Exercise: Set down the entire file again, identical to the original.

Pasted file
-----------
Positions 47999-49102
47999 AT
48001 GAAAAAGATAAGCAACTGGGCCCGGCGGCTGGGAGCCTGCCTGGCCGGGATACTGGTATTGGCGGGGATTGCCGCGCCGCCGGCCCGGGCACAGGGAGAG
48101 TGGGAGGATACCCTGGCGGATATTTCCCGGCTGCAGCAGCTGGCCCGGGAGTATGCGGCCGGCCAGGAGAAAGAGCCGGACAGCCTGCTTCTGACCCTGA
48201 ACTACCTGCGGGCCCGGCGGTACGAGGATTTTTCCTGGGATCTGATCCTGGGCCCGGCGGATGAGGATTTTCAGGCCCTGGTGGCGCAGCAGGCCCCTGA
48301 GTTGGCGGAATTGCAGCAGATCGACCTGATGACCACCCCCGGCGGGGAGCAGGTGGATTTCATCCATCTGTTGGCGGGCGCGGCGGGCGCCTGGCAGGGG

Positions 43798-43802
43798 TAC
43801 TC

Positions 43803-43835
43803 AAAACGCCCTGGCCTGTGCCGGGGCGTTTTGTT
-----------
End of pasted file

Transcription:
Positions 47999-49102
47999 AT
48001 GAAAAAGATAAGCAACTGGGCCCGGCGGCTGGGAGCCTGCCTGGCCGGGATACTGGTATTGGCGGGGATTGCCGCGCCGCCGGCCCGGGCACAGGGAGAG
48101 TGGGAGGATACCCTGGCGGATATTTCCCGGCTGCAGCAGCTGGCCCGGGAGTATGCGGCCGGCCAGGAGAAAGAGCCGGACAGCCTGCTTCTGACCCTGA
48201 ACTACCTGCGGGCCCGGCGGTACGAGGATTTTTCCTGGGATCTGATCCTGGGCCCGGCGGATGAGGATTTTCAGGCCCTGGTGGCGCAGCAGGCCCCTGA
48301 GTTGGCGGAATTGCAGCAGATCGACCTGATGACCACCCCCGGCGGGGAGCAGGTGGATTTCATCCATCTGTTGGCGGGCGCGGCGGGCGCCTGGCAGGGG

Positions 43798-43802
43798 TAC
43801 TC

Positions 43803-43835
43803 AAAACGCCCTGGCCTGTGCCGGGGCGTTTTGTT